May '19

For the Business of Apparel Decorating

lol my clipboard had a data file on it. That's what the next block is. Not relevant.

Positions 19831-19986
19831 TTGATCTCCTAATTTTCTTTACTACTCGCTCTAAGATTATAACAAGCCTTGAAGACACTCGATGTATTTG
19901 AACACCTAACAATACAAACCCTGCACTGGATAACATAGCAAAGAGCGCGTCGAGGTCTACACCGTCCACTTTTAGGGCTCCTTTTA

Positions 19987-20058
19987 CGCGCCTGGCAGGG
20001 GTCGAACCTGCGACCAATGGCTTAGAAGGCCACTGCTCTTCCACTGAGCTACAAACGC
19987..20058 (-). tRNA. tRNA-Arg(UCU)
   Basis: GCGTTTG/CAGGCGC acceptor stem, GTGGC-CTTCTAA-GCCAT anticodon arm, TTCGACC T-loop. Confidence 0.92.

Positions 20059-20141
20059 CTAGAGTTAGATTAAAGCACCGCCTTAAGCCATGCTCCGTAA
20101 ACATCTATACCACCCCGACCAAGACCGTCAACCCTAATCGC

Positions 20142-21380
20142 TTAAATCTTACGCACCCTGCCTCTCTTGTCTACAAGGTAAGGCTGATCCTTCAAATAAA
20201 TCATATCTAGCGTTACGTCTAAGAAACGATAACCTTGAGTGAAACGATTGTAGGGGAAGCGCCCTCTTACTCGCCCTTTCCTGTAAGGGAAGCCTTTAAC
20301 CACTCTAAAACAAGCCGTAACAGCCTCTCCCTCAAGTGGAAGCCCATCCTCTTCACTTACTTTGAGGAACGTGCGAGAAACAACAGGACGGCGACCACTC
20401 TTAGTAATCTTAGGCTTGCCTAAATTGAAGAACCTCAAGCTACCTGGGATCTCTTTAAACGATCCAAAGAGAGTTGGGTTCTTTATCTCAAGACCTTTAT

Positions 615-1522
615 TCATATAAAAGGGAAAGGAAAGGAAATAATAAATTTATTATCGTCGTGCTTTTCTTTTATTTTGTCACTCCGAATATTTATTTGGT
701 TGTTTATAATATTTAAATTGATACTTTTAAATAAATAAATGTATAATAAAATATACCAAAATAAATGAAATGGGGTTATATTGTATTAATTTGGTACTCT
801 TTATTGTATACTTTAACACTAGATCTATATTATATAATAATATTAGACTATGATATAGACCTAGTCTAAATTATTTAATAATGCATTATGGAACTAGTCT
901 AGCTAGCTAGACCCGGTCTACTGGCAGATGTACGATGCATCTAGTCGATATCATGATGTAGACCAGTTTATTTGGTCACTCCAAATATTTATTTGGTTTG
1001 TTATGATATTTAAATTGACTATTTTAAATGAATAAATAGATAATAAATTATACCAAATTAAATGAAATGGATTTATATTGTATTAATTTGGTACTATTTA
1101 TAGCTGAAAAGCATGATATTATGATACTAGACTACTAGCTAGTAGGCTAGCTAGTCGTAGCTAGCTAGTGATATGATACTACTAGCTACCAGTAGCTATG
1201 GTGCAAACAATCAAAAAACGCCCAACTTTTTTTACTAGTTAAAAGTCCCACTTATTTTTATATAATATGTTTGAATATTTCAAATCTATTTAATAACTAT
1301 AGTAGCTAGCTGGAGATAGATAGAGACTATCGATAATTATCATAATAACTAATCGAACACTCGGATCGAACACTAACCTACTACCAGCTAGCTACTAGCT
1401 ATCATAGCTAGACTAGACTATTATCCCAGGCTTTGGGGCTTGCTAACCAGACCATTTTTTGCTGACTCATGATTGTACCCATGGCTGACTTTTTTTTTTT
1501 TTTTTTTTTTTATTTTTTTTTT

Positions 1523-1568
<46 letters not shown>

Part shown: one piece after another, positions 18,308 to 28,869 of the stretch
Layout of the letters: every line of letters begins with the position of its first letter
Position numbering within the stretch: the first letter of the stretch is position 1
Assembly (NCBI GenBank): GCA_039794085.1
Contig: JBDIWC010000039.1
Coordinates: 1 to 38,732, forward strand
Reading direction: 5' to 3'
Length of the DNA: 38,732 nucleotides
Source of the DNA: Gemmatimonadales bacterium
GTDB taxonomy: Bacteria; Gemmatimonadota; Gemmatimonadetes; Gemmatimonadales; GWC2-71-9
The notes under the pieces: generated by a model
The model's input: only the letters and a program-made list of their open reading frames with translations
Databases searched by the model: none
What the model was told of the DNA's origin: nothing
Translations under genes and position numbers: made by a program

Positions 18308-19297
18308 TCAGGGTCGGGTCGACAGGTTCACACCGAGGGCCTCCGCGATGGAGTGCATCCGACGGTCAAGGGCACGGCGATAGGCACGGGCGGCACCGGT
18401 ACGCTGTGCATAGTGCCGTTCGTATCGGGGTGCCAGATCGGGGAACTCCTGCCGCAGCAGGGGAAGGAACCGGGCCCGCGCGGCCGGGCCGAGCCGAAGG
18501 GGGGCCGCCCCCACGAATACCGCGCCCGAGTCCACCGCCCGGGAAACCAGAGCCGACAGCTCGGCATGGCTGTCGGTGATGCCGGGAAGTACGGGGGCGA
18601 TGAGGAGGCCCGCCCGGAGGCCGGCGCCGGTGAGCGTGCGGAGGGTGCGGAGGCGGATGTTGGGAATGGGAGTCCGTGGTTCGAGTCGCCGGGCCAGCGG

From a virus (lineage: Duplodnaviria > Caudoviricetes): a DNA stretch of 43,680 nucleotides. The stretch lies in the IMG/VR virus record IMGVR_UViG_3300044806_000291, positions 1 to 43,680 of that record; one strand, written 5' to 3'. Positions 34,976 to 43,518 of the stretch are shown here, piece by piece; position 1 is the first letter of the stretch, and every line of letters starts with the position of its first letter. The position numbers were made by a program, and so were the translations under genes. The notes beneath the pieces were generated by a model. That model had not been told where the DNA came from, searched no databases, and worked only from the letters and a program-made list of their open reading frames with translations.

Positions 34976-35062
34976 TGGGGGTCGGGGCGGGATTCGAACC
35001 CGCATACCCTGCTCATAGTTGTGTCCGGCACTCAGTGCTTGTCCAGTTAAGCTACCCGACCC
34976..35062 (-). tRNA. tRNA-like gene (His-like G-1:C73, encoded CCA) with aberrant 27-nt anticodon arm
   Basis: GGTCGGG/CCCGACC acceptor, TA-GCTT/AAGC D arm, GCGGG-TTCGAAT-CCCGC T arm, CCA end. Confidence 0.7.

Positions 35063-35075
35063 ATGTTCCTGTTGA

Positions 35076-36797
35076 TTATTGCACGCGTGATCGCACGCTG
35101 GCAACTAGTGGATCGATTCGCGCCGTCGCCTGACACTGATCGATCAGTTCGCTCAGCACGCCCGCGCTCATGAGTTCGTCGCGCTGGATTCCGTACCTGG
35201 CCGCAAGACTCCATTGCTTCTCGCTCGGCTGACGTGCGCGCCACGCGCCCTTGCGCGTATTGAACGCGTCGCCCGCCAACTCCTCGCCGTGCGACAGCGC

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Your Personal Business Trainer V i n c e D i C e c c o BUSINESS MANAGEMENT W elcome to the world of managing a multigenerational enterprise. Today's workforce is changing rapidly, and we're starting to see key trends that will ultimately determine what makes up a successful 21st century workplace. With four generations currently in the labor force (Baby Boomers, ages 55–72; Gen Xers, ages 40–54; Gen Y, or Millennials, ages 21–39; and Gen Z, ages 20 and younger), there is an increased focus on how to manage multigenerational employees. Yet, at the same time, business owners have shared that the current pool of job-seeking talent is somewhat shallow and markedly less loyal than they themselves were 20 or 30 years ago. The overwhelming challenge of finding and hiring dependable help will not go away anytime soon. This fact makes it more incumbent upon managers to better understand, motivate, and retain their most talented workers, regardless from which generation they hail. A WORKFORCE OF OLD FARTS AND UPSTARTS Organizational managers that take time to understand the characteristics of each generation may be able to harness the power of the new 'multigenerational' workforce and create a work environment designed to feed off each of their strengths, rather than dwell on their differ- ences. The retirement age in the United States is ever climbing. My 86-year-old mother actually enjoyed working 40-plus hours a week at her job with a major pharmaceutical manufacturer right up to the day she finally retired 12 years ago, at age 74. Never before in the history of American business have we perused a company's payroll list and noted such a widely spaced age difference of the people working shoulder-to-shoulder. Don't believe me? Head down to your local supermarket, fast-food restaurant, or perhaps just look around your own shop. The first key in managing this mish-mash of cultures, values, and beliefs is to under- stand what makes the different generations tick. Of course, this will require some stereo- typing as you make broad-brush, age-based assumptions about certain people. But, in this case, the generalization is better than assuming everyone operates the same way. If you think everyone who works for you is motivated by the very things that keep you going, wake up and smell the double shot, non-fat, mocha latte, my friend. WHAT YOU ARE IS WHERE YOU WERE WHEN There is an old proverb that goes "people resemble their times more than they resem- ble their parents." In the 1970s, Dr. Morris Massey was one of the first behavioral sci- entists to recognize and develop the concept that people adopt personal values that re- flect the times when they were in their early teens. If you wanted to begin to understand a person, find out what their life was like WHAT'S THE MATTER WITH KIDS TODAY? Managing Today's Multigenerational Workforce 1 0 P R I N T W E A R M A Y 2 0 1 9

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